Well, what did we all think about week 3? Poor Julie, I shall definitely miss her. She brought a wonderful normality to the Bee!! Click the above lick to watch…
This week the Sewers tackled Leggings, T-Shirt Up-Cycles and sewing Jersey dresses. Which was all a bit the same really, and I found myself zoning out a little to be honest! Probably because I sew a lot of Historical Costumes I don’t sew much stretch, don’t worry though, I have tracked down some helpful links and tips for you and some even more helpful tips if you don’t own an Over Locker/Serger if you’d like to work with stretch fabrics.
First things first. I find that when tackling a new fabric or technique it is important for me to be stitching up something I really like, or want! I’ve been on the hunt, and there are some lovely patterns out there from some great Independent Pattern Companies which should get anyone excited about sewing with stretch.
For help stitching up the above, you should really check out The Thrifty Stitcher for some greatTutorials for using stretch fabrics. The Burda Style Blog is also worth checking out for a great no nonsense tips for Sewing Stretch Fabric without an Overlocker video tutorial. The Papercut Collective also have a some Knit tips, and and article about sewing with Knits without an overlocker.
As with anything, take your time and stitch up some samples to get used to your fabric if this is your first time working with Jersey. In my experience, each and every Jersey fabric is different and contains its own unique properties and samples will help you understand and manage it to the best of your abilities. A super neat trick to remember: if you like it and your garment sews together well, buy more Knit fabric in a different colour and make the same thing again! This applies to most things to be honest however; Knits are easy to wear and a little more versatile than some styles.
I don’t often re-blog things (having had some super nasty comments from the owners of the original post despite following all the rules!) however; this was just so dazzlingly, fabulously, wonderful that I had to share it! Especially because it’s Pattern Month. I also know that many of you aren’t Etsyians and maybe don’t get their emails with tutorials, helpful advice and general news in them so here goes…
Etsy’s How-Tuesday: Design and Sew your Own Leggings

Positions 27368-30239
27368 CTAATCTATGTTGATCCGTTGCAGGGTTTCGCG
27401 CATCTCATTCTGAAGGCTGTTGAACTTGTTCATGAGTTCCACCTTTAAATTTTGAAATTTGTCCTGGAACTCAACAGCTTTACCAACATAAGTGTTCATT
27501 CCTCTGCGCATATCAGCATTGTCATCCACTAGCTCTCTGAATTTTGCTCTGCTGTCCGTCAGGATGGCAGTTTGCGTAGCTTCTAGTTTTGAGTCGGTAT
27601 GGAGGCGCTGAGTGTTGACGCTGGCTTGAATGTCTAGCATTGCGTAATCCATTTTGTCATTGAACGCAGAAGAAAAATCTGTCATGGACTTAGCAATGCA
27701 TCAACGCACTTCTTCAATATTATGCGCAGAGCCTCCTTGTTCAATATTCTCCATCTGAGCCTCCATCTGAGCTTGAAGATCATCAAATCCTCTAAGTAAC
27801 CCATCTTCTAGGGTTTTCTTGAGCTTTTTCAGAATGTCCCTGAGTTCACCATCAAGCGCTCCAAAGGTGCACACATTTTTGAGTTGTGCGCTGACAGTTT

See the original post here, or click any of the pictures to be taken to the original post too.
I adore leggings. I live in leggings. I always wish I had more leggings: colored ones, printed ones, stripey ones, long cozy woolly ones in winter, and shorter lightweight cotton ones in summer. I wear them under dresses or tunics, I wear them to the gym, I lounge and sleep in them. As a clothing designer, I’m glad I can make my own, because when I look around I don’t see nearly enough options out there in fun colors, prints, and natural fibers. Today I’m going to show you that you can make your own leggings, too!
You’ll need to measure yourself, draft a pattern, get some stretchy knit fabric, and stitch it up. This isn’t a difficult project, but I’m assuming you’re at least a competent beginner sewer. Let’s get started!
Materials You’ll Need:
For the pattern:
- Paper to make the pattern. Get a pad or roll; bigger is better. (I like an 18 x 24” pad of drawing paper.)
- Pencil and eraser
- Scissors (for cutting paper)
- Tape measure
- Ruler (clear 18” x 2” sewing ruler is best)
- Clear tape
For the leggings:
- About 1 ½ yards of nice stretchy knit fabric, like cotton/Lycra jersey.
- About 1 ½ yards of cheaper stretchy knit fabric, like cotton/Lycra jersey (for the muslin).
- All-purpose thread to match.
- Scissors (for fabric)
- Sewing machine
You’ll need the following measurements:
- Half Waist (Waist divided by 2)*
- Thigh Circumference*
- Knee Circumference*
- Ankle Circumference*
- Front Rise Height
- Back Rise Height
- Distance from Thigh to Knee
- Distance from Knee to Ankle
Okay, now let me explain how to go about measuring each one, as I’ve no doubt you might have a question or two! I’ll explain them as though you’re making the leggings for yourself, but you can make them to fit anyone, even kids. All of these measurements can be taken while holding the tape fairly snugly; you might want to wear something close-fitting (like a pair of leggings) as you measure. Actually, if you have a pair of leggings that fit well, putting them on will help you in determining some of these measurements that you may never have thought about before, such as where you’d like the waist to sit.
Length: This is really a design decision, but it will also relate to your body. Hold the tape measure at your side, where you’d like the waist of the leggings to sit (anywhere from waist to hip), and drop it down to your ankle. A full-length mirror should help you see the measurement of your desired length. If in doubt, I recommend going an inch or two longer. You can always shorten!